Finally, A Diagnosis!

Note:  This was excerpted from a more detailed (read: long-winded) post on my blog at

The Old Soul Doing Homework -- from after-school, through dinner and past bedtime -- still unfinished

I’ve been skating through life with identical twins born with an extra 21st chromosome and an Old Soul who was always a peaceful, nature-loving kid… Until her second grade teacher began yelling at her for her daydreaming ways. The constant barage of demeaning attacks in front of her classmates made her feel she was bad, slow, stupid. And when that teacher drove her to quiet tears, she’d yell at her even more, “don’t be such a baby”. She shut down. It wasn’t until 5 other parents of classmates reported that their kids were concerned because of the teacher’s “brutal” treatment of my child, that I talked with the teacher. “Is there a problem? Are we talking about attention deficit? Should I speak with the school psychologist? She responded emphatically, “NO! She just daydreams and doesn’t finish her work. She’s immature. And, with her grades, her name will never come across the desk of the school psychologist as a problem!” (My edification: the Old Soul is phenomenally intelligent.)

Third grade was better. “The teacher NEVER YELLS Mommy!” But the Old Soul’s slow-and-steady, turtle-like demeanor meant she often did not finish her work at school and at home, creating much frustration for me and her teacher. But her teacher didn’t fret over it — or report it to me — and her grades never faltered. 

Knowing my family wouldn’t survive another year of homework like the last two, I took the Old Soul to a counselor who worked painstakingly to give the Old Soul tools and tricks to help her stay focused. She tried mightily and marginally succeeded. But over and over again, she went back to her distracted ways. Sure she could not “control” it,  I discussed the situation with my trusted Pediatrician who said, “When a child is receiving behavioral counseling, is trying but can’t sustain the desired behavior, it’s a sign you may be dealing with a neurological/chemical cause that’s not within her control. Have you done any tests?” And he suggested the Connor Scale.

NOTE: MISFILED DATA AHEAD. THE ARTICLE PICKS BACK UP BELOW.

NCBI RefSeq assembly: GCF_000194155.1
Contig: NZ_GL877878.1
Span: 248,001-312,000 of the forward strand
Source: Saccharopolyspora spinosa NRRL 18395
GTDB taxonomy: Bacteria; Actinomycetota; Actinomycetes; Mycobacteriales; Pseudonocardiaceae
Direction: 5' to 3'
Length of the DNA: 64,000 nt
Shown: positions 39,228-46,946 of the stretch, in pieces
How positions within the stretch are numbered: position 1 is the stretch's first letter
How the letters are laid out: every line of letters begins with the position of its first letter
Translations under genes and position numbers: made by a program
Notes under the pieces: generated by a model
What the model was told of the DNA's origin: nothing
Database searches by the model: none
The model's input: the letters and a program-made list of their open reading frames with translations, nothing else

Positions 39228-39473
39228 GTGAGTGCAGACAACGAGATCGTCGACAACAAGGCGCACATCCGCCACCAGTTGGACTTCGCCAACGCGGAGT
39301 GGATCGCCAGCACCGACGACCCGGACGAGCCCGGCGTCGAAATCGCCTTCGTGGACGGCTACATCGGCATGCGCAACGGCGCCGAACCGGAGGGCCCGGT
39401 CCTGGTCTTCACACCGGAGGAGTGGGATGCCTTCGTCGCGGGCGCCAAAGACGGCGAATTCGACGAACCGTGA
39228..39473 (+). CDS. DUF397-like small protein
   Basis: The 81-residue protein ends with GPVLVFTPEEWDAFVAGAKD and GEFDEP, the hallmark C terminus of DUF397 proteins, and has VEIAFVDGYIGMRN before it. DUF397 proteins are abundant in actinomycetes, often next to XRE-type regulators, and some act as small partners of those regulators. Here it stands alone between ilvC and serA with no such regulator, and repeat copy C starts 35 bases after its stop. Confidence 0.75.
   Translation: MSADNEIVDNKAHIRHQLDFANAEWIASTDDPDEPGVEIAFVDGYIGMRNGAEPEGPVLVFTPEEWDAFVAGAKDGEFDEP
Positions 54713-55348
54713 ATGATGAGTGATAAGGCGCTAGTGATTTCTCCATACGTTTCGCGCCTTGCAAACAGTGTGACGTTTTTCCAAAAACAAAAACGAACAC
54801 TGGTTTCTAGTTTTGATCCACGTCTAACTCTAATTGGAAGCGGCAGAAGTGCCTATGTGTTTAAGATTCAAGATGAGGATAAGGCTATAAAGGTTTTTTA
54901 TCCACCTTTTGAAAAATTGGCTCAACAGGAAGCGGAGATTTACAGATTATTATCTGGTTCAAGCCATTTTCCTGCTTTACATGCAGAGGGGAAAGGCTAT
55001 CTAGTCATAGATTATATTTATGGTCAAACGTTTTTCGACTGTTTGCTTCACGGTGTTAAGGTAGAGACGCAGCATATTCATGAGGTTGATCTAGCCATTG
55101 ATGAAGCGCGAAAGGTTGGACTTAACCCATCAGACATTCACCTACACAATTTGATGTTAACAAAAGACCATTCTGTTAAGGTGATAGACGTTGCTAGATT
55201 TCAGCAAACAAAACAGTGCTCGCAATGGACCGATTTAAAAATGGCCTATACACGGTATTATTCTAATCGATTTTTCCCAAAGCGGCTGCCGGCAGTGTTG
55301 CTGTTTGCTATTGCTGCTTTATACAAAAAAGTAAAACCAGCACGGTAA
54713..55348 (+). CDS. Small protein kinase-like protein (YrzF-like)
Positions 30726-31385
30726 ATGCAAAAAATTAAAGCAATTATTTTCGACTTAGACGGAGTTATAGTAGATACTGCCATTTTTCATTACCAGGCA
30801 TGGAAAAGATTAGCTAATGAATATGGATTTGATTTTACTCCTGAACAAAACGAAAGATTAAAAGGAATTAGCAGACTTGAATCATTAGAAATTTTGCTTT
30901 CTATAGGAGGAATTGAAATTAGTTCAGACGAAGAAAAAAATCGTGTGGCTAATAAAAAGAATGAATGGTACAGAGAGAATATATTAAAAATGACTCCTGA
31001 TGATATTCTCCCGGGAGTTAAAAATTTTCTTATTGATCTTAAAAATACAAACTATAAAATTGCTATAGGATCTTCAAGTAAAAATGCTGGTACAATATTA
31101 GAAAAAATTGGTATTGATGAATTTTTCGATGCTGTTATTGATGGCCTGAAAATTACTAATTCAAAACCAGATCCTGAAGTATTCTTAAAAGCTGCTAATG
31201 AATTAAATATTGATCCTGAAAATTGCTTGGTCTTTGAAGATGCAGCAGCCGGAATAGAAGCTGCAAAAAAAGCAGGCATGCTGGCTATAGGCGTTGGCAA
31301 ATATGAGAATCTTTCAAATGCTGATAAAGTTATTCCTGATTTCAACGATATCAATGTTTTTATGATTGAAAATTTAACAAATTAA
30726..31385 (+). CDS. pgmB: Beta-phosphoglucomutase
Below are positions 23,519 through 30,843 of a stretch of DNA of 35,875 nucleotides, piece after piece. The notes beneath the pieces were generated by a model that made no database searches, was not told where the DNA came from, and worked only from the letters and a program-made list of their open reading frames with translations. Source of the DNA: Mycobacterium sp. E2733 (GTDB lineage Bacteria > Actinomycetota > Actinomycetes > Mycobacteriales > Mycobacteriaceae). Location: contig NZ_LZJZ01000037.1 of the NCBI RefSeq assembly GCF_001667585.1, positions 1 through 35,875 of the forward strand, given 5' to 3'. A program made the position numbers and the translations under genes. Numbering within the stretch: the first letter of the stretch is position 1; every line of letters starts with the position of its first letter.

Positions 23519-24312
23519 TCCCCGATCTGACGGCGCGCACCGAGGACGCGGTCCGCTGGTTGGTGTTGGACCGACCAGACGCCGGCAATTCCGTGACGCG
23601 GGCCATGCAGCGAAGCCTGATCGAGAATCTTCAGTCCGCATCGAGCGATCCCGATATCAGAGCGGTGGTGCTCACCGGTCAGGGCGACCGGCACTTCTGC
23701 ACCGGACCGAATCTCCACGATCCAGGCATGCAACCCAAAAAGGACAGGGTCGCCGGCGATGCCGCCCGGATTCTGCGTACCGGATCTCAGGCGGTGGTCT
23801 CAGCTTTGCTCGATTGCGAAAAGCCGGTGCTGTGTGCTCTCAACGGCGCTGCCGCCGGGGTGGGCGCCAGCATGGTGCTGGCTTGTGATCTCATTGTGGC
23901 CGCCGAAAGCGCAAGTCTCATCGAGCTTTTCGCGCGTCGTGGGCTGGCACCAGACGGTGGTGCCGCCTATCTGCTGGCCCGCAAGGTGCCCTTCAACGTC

The counselor and I talked about the over-diagnosis of ADHD. I explained that it was just as wrong to not diagnose a real attention problem as it was to over-diagnose a behavioral issue as one. If my daughter had a problem focusing and it was making her unhappy — regardless of how good her grades are — we would be remiss not to address it. The counselor chose the BASC. When he atttempted to do his part of the evaluation he was shocked to find the Old Soul couldn’t get past 4 True/False questions out of 100. Her meandering discussion of and intense indecision over giving the best, right answer was overwhelming to her. “Another sign!”

He scored the completed parent and teacher BASC evaluations. The results:  clinically significant Attention Deficit (no Hyperactivity) and at risk for secondary anxiety. The Hammer met the nail dead-on! 

Finally, a diagnosis! I’m relieved to have an explanation — not an excuse, as I keep reminding my Old Soul. Now, we just have to figure out how to help her deal with it.

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